Cox is a leading expert on securities law and corporate governance who has published extensively in the areas of market regulation and corporate governance and has testified before the U.S. House and Senate on insider trading, class actions and market reform issues. He is a member of the Public Company Accounting Oversight Board’s Standing Advisory Group.
“Today, the Sarbanes-Oxley Act dodged a bullet,” said Cox. “The Free Enterprise case could have rendered the Sarbanes-Oxley Act’s efforts to bring significant improvement in the quality and trustworthiness of financial reporting unconstitutional and, thus, stopping SOX’s positive contributions dead in its tracks.
“While the case addressed a rather arcane point of constitutional law, the outcome of this decision affects everyone who holds securities or whose retirement or insurance benefits are tied to such investments,” he said.
“The stakes were high as had the Court held the provision making the PCAOB’s board members removable only for cause could have been seen as so central to the creation of the PCAOB as to render the PCAOB constitutional vulnerable, given that the creation of the PCAOB was the keystone provision of SOX, this would have raised serious questions about the Act’s overall constitutionality since there was no severability provision in SOX. However, the majority opinion concludes that the unconstitutionality of the board members’ tenure provision is severable from the rest of the act such that partial invalidation does not impact the remaining portions of SOX. Thus, going forward, PCAOB board members are removable for cause but the balance of the legislation remains fully operative as a law. This means the many positive contributions of PCAOB and more generally Sox are unaffected by today’s decision.”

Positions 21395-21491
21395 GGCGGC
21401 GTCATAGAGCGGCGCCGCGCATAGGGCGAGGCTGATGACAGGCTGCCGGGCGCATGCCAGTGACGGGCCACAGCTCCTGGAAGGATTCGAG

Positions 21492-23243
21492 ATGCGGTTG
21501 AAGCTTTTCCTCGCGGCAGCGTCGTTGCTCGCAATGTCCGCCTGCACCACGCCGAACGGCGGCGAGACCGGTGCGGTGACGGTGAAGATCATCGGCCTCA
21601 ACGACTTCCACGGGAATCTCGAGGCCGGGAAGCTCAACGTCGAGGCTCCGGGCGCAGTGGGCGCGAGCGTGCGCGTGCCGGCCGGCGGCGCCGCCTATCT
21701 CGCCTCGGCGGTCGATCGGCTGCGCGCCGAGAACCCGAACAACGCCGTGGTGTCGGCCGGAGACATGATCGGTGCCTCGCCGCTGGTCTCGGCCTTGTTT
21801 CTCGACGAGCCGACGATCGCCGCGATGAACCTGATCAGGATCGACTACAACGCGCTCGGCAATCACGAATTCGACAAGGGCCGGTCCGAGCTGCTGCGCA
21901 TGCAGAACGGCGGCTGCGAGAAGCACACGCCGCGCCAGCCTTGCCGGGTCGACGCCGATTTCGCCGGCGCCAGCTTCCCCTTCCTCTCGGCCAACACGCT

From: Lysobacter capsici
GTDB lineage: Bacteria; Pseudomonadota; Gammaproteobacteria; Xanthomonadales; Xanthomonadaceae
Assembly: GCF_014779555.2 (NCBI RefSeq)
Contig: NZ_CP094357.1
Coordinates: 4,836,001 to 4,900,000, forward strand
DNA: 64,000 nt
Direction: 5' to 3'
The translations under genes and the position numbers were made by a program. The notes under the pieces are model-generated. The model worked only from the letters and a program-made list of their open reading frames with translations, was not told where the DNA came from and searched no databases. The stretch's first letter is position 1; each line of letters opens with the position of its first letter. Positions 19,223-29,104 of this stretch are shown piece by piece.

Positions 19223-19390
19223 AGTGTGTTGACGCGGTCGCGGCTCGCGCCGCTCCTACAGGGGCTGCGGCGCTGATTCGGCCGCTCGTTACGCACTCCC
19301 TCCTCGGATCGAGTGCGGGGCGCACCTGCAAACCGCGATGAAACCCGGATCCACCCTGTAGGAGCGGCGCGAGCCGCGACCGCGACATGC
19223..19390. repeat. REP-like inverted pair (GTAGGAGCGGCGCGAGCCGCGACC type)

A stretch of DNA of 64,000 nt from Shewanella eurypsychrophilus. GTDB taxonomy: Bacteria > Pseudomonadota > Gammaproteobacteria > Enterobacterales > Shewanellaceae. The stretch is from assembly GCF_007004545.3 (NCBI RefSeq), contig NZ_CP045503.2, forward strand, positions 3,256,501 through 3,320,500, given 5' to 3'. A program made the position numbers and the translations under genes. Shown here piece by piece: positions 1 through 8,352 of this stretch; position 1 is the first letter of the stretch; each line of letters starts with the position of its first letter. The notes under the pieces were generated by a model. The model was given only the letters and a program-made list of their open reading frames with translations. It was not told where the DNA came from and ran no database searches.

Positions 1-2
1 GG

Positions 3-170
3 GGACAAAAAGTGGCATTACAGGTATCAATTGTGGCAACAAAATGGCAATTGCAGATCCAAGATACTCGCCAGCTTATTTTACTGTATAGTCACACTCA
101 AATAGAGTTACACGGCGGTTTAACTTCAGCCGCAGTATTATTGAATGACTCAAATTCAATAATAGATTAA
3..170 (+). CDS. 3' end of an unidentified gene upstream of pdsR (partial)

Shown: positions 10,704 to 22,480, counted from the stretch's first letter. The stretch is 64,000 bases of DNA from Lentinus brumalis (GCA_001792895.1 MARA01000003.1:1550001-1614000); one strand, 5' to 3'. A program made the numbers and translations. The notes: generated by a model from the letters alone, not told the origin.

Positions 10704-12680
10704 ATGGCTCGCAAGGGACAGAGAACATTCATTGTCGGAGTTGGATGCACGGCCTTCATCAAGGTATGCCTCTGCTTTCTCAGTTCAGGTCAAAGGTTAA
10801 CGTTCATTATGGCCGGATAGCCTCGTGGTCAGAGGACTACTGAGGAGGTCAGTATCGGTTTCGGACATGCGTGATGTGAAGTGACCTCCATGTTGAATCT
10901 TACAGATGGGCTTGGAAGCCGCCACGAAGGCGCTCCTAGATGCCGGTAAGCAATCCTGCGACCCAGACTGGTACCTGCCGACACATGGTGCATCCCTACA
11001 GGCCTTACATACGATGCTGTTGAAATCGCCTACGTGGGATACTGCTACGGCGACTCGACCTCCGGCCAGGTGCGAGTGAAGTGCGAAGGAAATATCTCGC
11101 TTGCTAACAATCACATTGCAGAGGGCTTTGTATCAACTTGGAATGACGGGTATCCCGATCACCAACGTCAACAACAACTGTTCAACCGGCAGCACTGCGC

For more information contact Frances Presma at email@example.com or (919) 613-7248.